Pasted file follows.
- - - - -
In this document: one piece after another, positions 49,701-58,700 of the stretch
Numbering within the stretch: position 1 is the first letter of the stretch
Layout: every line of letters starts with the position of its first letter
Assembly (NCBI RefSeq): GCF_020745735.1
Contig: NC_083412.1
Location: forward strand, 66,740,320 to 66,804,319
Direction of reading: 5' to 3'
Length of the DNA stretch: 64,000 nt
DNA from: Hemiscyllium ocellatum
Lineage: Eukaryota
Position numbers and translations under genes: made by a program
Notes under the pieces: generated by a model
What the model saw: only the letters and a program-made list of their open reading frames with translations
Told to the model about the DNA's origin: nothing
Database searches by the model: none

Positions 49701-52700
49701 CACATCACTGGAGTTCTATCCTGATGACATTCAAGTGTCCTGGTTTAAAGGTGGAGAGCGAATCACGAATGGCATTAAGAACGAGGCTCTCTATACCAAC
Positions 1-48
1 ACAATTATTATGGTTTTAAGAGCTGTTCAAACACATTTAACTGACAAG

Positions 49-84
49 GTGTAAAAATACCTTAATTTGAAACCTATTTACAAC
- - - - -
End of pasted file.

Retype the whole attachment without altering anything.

In this document: one piece after another, positions 49,701-58,700 of the stretch
Numbering within the stretch: position 1 is the first letter of the stretch
Layout: every line of letters starts with the position of its first letter
Assembly (NCBI RefSeq): GCF_020745735.1
Contig: NC_083412.1
Location: forward strand, 66,740,320 to 66,804,319
Direction of reading: 5' to 3'
Length of the DNA stretch: 64,000 nt
DNA from: Hemiscyllium ocellatum
Lineage: Eukaryota
Position numbers and translations under genes: made by a program
Notes under the pieces: generated by a model
What the model saw: only the letters and a program-made list of their open reading frames with translations
Told to the model about the DNA's origin: nothing
Database searches by the model: none

Positions 49701-52700
49701 CACATCACTGGAGTTCTATCCTGATGACATTCAAGTGTCCTGGTTTAAAGGTGGAGAGCGAATCACGAATGGCATTAAGAACGAGGCTCTCTATACCAAC
Positions 1-48
1 ACAATTATTATGGTTTTAAGAGCTGTTCAAACACATTTAACTGACAAG

Positions 49-84
49 GTGTAAAAATACCTTAATTTGAAACCTATTTACAAC